52 Basic concepts
implementation in production. This traditional cycle for products therefore has some
redeeming features:
Design does not commence without a specification of requirements; if it does, the
wrong product is likely to be designed.
Designs are documented before product is manufactured; if they are not docu-
mented, it is likely that the product cannot be manufactured or will not fit together
or function as intended.
Designs are proven before launching into production; if production commences
before design proving, the product will probably fail on test or in service.
Design documentation is changed before changes are implemented in production; if
documentation is not changed before implementation, the product will be different
each time it is made; solved problems will recur and no two installations will be alike.
If we apply the same logic to the design and implementation of a management system,
we would:
define the requirements before commencing management system design, i.e. we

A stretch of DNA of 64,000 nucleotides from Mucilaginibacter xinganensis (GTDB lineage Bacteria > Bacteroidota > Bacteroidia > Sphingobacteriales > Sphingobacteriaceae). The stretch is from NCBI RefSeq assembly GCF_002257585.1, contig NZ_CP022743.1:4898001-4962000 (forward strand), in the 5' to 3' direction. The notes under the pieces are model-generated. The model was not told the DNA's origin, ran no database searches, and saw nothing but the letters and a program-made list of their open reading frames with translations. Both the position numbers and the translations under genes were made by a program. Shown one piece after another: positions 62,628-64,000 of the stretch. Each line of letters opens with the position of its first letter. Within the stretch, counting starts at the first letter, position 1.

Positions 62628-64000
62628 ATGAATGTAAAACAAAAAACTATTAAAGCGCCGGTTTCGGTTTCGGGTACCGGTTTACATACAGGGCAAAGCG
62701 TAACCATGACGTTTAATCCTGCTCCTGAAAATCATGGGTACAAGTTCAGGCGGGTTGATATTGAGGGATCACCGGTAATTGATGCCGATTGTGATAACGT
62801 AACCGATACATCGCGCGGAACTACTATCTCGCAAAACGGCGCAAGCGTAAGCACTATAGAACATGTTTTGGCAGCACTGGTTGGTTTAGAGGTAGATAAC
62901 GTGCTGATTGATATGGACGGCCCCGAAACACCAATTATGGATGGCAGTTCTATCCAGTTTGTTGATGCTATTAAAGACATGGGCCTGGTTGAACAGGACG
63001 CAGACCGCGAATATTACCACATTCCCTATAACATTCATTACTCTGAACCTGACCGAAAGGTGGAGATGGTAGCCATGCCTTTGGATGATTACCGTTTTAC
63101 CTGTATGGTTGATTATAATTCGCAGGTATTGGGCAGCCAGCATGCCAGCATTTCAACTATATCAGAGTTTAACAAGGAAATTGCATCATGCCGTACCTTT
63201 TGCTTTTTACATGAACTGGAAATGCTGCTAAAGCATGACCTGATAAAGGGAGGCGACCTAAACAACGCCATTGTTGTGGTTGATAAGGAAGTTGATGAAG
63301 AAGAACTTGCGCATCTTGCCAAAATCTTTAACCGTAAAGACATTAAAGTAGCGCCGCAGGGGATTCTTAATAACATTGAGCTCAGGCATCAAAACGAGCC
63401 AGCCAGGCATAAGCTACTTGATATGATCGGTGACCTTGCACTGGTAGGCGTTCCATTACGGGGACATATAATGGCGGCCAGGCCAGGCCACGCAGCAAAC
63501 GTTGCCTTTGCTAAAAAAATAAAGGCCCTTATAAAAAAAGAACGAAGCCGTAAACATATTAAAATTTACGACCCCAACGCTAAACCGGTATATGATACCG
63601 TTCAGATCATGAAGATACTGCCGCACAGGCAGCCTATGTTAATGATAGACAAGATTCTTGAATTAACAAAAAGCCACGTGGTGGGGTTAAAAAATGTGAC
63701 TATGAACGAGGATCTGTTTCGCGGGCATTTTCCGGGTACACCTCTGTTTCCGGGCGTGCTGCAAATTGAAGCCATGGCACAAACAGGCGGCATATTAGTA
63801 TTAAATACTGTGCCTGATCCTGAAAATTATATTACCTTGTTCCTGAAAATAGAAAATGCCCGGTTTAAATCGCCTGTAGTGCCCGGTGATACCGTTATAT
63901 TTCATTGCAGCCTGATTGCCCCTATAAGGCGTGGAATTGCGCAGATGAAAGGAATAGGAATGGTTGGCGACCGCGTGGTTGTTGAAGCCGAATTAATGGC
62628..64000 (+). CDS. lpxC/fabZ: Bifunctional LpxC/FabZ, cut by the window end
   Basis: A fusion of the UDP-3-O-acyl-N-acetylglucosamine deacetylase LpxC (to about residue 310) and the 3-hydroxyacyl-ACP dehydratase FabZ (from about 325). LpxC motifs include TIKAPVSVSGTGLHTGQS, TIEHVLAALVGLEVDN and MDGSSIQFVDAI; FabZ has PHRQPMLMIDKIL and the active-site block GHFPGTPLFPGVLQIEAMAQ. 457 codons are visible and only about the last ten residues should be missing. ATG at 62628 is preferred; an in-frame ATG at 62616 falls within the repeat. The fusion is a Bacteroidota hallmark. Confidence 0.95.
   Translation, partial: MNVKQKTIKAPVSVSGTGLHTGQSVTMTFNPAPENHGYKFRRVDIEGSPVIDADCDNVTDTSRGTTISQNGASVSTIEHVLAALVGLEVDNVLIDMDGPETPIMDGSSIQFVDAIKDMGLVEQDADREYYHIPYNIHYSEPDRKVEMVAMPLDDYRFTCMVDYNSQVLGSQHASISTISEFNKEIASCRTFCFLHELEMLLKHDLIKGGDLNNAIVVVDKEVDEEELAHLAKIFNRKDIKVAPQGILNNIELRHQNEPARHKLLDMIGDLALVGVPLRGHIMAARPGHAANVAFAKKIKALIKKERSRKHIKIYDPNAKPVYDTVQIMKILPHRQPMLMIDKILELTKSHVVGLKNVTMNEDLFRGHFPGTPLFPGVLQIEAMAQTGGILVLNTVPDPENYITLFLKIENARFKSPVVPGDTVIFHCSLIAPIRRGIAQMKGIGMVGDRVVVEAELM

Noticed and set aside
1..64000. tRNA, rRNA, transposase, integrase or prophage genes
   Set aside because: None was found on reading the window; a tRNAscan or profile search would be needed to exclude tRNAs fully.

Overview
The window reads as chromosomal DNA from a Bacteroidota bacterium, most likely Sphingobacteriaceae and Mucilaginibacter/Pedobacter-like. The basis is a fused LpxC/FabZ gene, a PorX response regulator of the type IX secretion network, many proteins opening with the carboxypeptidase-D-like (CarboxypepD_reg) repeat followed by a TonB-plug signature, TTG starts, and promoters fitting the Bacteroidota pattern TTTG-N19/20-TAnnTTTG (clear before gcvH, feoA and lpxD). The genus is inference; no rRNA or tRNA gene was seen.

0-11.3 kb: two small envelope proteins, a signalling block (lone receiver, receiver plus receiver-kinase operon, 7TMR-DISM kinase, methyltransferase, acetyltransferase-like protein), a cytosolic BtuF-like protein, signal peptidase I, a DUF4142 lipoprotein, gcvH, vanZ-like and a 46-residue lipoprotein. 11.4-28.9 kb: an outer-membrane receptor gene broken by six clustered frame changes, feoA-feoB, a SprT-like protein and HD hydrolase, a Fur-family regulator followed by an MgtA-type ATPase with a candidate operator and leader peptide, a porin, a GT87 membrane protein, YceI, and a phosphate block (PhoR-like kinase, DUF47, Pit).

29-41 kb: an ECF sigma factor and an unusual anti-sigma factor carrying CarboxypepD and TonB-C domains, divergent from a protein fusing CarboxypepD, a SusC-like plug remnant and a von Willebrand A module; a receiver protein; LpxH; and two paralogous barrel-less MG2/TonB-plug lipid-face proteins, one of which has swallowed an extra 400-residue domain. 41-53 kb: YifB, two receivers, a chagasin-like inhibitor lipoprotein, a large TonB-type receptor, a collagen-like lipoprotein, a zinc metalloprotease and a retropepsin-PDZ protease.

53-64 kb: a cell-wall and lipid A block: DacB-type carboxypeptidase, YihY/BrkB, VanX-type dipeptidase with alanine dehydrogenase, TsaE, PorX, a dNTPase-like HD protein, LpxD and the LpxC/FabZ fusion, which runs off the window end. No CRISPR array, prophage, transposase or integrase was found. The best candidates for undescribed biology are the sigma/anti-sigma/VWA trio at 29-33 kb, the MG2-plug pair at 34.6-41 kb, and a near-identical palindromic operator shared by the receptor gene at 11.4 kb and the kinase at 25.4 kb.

would establish the objectives the system is required to achieve;
document the management system design before implementation;
verify that the management system meets the requirements before commitment to
full operation;
document changes to the management system before implementation in practice.
But what often happens is:
the management system development commences without a specification of
requirements or a clear idea of the objectives is need to achieve; Often the system
exists only to meet ISO 9000, ISO/TS 16949 or some other standard;
the management system is documented before it has been designed;
the management system is made fully operational before being verified it meets the
requirements;
changes are made to practices before they are documented;
improvements are made to the management system without consulting the docu-
mentation because it is often out of date.
As the management system is the means by which the organization achieves its object-
ives, the management system delivers the organization’s products. (This includes hard-
ware, software, services and processed material including information products.)
If we analyse the factors on which the quality of these products depend we would
deduce they include:
the style of management (autocratic, democratic, participative, directive, etc.);
the attitude and behaviour of the people (positive, negative, etc.);
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